I liked this novel well enough to finish it, even though I had seen (most of) the movie prior to picking it up. It has a lot of talk about measurements in it, which will be off-putting to some and reminded me too much of high school chemistry class and calculations of limiting factors. Still, if you skip some of the analysis of how much the hero needs of what, the story is  very entertaining and the characterization of Mark Watney is fun. Yes, I dare say fun in a scifi novel about a scientist likely to starve to death on Mars after being mistakenly abandoned there. His voice has enough humor and humanity in it to keep me reading through the end. I liked the ending better than the movie's ending, even though it is pretty outlandish, and that's all I'll say so as to not ruin it. Read the book before seeing the movie if you can.

Saturday, February 06, 2016

Three novels I haven't finished and four books I'm still working on

I haven't been able to finish many novels lately, and I promised myself I would only post on books I've actually finished. However, some rules need to be broken. The thing is, I enjoyed each of these novels up to a point, and I think they're well crafted, with good stories to tell. I just couldn't get through them, for the following reasons.

Station Eleven (Kindle book about 1/2 way through) -- I think I stopped because I couldn't picture the world as well as I would have liked. It's a sci fi novel about a Shakespearean acting troop wandering in a post-apocalyptic world taken over by a massive viral attack, but there's not much Shakespeare in this novel so far.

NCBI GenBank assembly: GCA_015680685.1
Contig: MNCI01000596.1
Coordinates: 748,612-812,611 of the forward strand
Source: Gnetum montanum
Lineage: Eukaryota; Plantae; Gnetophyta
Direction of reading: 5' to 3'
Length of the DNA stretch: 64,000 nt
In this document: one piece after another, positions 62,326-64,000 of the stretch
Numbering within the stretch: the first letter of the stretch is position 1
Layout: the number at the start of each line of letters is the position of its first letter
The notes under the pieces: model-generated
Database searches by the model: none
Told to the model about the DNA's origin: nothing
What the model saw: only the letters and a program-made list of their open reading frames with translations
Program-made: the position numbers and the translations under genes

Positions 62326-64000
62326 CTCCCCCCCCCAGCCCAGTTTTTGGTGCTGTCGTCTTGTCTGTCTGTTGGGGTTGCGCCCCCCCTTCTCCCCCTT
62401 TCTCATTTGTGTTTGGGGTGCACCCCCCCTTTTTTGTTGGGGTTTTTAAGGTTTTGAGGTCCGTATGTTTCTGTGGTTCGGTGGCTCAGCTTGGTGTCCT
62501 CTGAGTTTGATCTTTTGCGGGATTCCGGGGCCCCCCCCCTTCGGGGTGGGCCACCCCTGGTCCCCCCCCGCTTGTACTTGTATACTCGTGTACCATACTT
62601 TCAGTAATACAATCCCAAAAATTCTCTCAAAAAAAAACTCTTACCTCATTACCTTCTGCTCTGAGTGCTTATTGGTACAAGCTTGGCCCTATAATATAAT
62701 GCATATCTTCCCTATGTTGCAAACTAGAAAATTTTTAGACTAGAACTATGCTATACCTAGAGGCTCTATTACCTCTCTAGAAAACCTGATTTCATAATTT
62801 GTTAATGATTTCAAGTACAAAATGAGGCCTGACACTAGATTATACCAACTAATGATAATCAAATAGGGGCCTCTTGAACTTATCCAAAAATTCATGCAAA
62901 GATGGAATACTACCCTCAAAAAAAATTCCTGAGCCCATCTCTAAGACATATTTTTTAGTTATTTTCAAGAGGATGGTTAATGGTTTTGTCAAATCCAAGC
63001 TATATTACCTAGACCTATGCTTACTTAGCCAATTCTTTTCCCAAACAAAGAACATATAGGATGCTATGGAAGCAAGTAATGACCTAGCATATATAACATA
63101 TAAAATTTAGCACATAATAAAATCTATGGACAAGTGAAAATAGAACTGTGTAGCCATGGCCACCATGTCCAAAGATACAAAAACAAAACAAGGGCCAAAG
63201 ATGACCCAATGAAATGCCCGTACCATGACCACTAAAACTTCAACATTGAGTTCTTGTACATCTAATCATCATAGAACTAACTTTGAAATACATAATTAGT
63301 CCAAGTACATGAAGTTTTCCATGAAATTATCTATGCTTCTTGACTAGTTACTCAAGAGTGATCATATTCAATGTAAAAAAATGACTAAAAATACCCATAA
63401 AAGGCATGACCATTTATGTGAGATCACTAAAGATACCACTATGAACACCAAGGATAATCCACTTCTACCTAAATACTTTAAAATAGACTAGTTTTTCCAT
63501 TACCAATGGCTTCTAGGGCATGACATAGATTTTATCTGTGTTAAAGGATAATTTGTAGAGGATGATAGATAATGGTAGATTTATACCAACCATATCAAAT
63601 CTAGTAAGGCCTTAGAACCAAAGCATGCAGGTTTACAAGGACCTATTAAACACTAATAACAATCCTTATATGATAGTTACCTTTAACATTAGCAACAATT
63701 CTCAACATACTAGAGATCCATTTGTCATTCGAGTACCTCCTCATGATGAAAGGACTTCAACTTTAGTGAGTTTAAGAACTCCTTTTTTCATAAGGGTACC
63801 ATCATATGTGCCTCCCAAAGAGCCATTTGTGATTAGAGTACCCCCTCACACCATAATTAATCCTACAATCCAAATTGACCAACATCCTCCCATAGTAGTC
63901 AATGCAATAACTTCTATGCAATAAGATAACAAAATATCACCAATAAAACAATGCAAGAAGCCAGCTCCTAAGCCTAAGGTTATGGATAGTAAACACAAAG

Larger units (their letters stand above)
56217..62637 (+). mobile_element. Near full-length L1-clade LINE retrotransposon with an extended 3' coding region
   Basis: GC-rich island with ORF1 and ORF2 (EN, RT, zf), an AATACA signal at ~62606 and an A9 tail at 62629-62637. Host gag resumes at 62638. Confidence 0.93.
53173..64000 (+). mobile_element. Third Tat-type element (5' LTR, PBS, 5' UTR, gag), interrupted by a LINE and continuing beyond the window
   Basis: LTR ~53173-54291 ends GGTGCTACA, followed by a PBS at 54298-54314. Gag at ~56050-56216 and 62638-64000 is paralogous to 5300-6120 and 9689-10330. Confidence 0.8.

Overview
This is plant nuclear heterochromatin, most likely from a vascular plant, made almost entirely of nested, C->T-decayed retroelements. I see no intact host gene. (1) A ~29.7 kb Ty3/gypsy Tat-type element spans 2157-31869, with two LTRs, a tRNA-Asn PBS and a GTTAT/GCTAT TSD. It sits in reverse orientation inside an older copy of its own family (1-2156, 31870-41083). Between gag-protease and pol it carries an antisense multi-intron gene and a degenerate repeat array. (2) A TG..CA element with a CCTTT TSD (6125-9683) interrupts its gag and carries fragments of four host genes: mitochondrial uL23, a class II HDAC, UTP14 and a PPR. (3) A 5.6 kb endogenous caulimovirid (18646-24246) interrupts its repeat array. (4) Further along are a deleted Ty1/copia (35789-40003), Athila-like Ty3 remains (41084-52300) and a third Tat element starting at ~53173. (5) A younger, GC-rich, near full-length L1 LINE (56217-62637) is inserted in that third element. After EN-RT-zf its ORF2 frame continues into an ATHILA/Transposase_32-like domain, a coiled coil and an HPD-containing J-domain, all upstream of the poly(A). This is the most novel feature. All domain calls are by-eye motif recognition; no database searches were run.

The Goldfinch (trade paperback about 1/5 of the way through) -- a sense of foreboding over the ending stopped me. It's a long literary novel that won some awards and had some people comparing it to Dickens, which intrigued me. The beginning is shocking, and the in-depth description of what happens is very well done, but I couldn't help feeling the novel was a little too artful.

City on Fire (hardcover about 1/5 of the way through) -- an intentional interlude in this murder mystery (a letter written by a main character's grandfather) threw me out of the main plot and provided a long backstory, so it was a slog to get back to the main plot -- once I got back, I wasn't as interested as I was at the beginning. Then new characters get introduced pretty far into the novel, so I wasn't sure where it was going. I may pick this one back up if I get time.

I also am still working on the following books in various genres:

Life on Mars, a poetry collection by Tracy K. Smith (almost finished) -- I liked this book for its honesty and clear imagery, not sure about the anger and where it's directed.

The Science of Interstellar, a science textbook by a theoretical physicist who consulted on the film (got through the first few chapters) -- I determined that the science had been stretched considerably to fit the film, and stopped reading

God is with you every day (read almost every other day through January) a devotional by Max Lucado that I discovered is random snippets of his books, with a little bit of scripture thrown in -- not as inspiring as I'd hoped

Glory Days (not started) by Max Lucado